Benjamin Franklin has recently had several mentions on some of the creativity and productivity blogs that I frequent. So I thought it was time to see what all the fuss was about and read his biography (which is freely available on Kindle).
I’d heard of him before but I hadn’t quite realised just how focused a man he was on self improvement through journalling. The fact that he managed to contribute to scientific research, run a publishing house, invent lightning rods, bifocal lens, a new type of stove, be an active civic figure and a statesman/diplomat is awe inspiring. It is no wonder that Franklin is often termed ‘the first American’ and clearly he fully deserves the honour of being know as one of the founding fathers of America.
While I found his scheme for self improvement a bit too intensive for my own applications it was interesting and inspiring to see just what he managed to achieve. I wonder what a modern Benjamin Franklin would be like and what they’d achieve with the technologies available today?
I also found this book interesting due to its coverage of early American history which I wasn’t taught at school.
Sometimes its easy to forget that to keep developing a skill requires some deliberate action and planning. In our hectic lives it is easy to overlook and neglect our skill development. Often we don’t realise we’ve done this until someone that was previously less skilful than us appears to overtakes us overnight. How to avoid skill stagnation?
SCHEDULE – Dedicate time regularly to the study and practice. Go as far as to block of time in your calendar if your really busy.
PLAN – Know a small part of the skill you want to develop next and where to find out more about it e.g. books, internet or a skilled friend.
EXPLORE – Experiment with the skill to discover its limits and applications. Don’t stop as soon as you understand the basics, dig deeper for true mastery.
Its easy to think I want to get better at X but unless you set aside time, have a plan to improve and experiment it is very easy to stagnate your growth especially during busy periods.
I’ve actually used a set of email filters like the filters Scott describes for a while now and they do simplify things allot. RescueTime is a great service and I’d highly recommend it for profiling your activity at work and working out where your time is actually going! The pomodoro technique is also fairly useful for getting focus and there are handy applications available on most platforms for timing sessions. And I’ve certainly been guilty of having a ‘guilt pile’ of reading material on my desk or coffee table too!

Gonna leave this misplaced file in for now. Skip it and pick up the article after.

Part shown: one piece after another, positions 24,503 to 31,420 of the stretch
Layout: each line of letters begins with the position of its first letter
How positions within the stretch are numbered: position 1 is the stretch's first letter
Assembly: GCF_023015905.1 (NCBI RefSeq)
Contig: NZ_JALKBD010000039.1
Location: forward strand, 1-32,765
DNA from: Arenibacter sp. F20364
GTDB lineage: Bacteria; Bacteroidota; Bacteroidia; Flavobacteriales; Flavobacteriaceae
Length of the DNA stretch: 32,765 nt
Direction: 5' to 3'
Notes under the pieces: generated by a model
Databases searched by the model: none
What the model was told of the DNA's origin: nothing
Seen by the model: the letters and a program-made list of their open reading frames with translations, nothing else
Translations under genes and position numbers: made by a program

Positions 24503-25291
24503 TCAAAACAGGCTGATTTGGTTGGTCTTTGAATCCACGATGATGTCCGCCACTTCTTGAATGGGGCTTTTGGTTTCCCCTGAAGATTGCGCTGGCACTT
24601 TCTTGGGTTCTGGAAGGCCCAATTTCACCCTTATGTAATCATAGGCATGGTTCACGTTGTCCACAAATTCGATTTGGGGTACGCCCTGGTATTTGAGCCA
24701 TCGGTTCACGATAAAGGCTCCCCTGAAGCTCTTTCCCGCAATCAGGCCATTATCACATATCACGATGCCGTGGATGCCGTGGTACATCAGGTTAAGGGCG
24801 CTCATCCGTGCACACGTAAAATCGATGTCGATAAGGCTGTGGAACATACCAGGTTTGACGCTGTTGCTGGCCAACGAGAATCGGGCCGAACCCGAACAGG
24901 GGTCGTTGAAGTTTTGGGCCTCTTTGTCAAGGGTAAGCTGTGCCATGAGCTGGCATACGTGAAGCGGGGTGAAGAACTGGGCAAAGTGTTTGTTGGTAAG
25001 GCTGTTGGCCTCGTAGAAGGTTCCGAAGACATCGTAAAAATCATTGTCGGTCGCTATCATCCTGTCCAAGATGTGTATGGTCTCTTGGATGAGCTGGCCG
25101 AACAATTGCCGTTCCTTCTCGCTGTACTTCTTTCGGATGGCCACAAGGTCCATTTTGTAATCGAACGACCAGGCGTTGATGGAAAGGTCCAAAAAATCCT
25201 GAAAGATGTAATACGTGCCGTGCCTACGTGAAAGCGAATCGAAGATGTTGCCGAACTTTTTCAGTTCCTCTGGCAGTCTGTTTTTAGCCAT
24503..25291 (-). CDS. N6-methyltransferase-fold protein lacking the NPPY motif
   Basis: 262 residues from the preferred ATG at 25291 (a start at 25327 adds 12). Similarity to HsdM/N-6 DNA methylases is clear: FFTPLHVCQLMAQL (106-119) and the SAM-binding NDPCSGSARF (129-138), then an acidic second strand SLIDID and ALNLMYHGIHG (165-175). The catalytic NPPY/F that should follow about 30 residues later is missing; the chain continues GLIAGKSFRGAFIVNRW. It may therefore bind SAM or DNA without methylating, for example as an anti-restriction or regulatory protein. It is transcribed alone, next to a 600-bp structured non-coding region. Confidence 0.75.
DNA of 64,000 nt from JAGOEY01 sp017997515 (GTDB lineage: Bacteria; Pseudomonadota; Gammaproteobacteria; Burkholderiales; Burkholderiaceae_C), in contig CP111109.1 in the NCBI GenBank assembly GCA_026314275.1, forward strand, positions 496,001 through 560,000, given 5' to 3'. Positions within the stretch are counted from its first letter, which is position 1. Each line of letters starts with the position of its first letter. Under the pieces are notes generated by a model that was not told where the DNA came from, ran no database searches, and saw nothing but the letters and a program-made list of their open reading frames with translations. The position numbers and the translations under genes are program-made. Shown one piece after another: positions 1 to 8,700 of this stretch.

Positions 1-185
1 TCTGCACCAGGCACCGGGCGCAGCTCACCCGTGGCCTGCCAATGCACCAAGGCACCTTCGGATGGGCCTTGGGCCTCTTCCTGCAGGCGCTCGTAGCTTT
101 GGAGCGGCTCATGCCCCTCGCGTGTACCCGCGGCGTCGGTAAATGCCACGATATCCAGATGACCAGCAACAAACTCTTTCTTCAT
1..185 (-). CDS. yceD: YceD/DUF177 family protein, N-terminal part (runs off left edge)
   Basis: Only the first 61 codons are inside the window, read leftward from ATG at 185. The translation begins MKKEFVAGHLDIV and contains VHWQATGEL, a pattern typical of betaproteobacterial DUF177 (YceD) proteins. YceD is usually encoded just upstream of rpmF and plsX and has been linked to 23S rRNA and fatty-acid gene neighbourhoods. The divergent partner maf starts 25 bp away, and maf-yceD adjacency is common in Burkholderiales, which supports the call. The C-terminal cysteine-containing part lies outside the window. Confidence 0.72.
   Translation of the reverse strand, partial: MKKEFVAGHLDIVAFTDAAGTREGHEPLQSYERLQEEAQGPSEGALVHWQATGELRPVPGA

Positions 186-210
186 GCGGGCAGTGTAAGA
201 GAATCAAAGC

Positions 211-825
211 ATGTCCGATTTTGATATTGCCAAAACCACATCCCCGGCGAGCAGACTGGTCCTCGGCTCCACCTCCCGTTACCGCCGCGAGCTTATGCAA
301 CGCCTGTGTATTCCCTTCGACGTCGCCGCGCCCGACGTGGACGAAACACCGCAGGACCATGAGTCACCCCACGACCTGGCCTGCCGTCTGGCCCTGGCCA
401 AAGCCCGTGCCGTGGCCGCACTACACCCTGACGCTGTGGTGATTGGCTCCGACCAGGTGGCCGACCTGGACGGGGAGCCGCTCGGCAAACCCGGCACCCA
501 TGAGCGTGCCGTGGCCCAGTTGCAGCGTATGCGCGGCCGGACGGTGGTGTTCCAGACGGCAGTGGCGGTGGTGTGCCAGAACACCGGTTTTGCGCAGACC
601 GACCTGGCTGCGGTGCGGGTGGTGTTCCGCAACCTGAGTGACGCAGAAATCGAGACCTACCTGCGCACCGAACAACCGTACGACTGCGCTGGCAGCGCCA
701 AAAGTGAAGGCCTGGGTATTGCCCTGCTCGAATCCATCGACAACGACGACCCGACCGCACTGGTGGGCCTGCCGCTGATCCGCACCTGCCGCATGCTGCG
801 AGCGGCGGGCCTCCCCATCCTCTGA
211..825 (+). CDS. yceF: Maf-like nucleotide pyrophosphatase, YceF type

I think allot of the effort in achieving personal productivity is in the analysis where your time is spent and reflection on if that time investment makes sense, not on simply working harder.
I use Dropbox as an offsite backup to complement my Time Machine backups that I have on a pair of external hard drives, however backing up my entire Lightroom catalogue contents to dropbox is impractical due to its sheer size. So after a bit of searching I figured out how to backup only the good pictures in a structured folder hierarchy of Year/Month/Day in JPEG format to dropbox:
Install the DateExport Lightroom plugin, you can find it here on GitHub.
Filter the photographs you want to backup in Lightroom. I use the star rating system built into Lightroom so its as easy as selecting the entire catalogue and filtering out all un-starred images.
Export the photographs you’ve just filtered using the DateExport plugin, I have highlighted the two important options in the export dialogue. The First important option is to use the DateExport plugin for the export and the second controls how the files are exported in this case into a folder hierarchy of Year/Month/Day into my Dropbox.
Backup up Lightroom in a structured manner like this becomes very simple with the DateExport plugin, so I’d recommend using it. You can export using all the normal options with this plguing e.g. DNG, RAW, sharpening etc but for me right now having an extra backup of the JPEG files is enough as I have a double backup of the RAW files else where.
Inspiring video about getting started by the comedian zeFrank. I watch this every few weeks as a pep talk to myself as he makes some excellent points about getting started and letting go of the fear of starting which can be closely tied to the fear of failing.
I think too often we hold ourselves to a higher standard than we hold other people to and pretend this is a virtue. I think that instead of this being a virtue it can turn into a handicap as it makes us too scared to fail, so scared that we don’t even start. Failure is a natural part of creative iterative process without it we will stale and not progress, I know I need regular reminding of this.